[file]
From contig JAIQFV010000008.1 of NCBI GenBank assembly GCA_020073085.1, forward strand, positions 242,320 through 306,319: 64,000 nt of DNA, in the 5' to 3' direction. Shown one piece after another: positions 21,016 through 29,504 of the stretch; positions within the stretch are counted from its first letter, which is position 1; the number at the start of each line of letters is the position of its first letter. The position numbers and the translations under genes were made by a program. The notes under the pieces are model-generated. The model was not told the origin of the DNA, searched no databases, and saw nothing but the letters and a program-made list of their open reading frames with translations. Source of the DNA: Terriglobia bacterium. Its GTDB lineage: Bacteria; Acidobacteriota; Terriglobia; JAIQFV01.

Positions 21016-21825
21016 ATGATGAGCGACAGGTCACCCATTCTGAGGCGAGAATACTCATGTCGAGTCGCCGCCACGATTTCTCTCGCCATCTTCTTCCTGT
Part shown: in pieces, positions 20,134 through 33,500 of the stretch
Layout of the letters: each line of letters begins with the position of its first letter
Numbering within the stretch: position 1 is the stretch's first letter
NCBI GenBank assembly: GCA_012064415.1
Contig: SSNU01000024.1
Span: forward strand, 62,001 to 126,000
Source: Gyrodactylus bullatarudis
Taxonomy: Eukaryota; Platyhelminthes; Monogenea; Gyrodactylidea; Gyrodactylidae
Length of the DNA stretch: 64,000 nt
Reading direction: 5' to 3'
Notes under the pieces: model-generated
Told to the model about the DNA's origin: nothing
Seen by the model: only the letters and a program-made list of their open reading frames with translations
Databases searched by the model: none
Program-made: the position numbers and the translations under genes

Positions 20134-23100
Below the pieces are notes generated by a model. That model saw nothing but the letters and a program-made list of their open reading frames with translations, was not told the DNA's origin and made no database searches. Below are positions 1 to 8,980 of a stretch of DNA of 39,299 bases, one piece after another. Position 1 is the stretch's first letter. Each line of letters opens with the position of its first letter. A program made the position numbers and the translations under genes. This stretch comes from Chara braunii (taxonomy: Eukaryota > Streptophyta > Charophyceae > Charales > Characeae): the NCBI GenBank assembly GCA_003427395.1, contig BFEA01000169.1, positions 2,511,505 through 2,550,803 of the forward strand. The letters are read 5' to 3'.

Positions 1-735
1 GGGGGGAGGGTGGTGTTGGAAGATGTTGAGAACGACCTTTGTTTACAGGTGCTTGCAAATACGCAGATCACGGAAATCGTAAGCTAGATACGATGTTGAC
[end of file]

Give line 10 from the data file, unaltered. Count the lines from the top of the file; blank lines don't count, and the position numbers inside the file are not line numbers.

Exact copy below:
Source: Gyrodactylus bullatarudis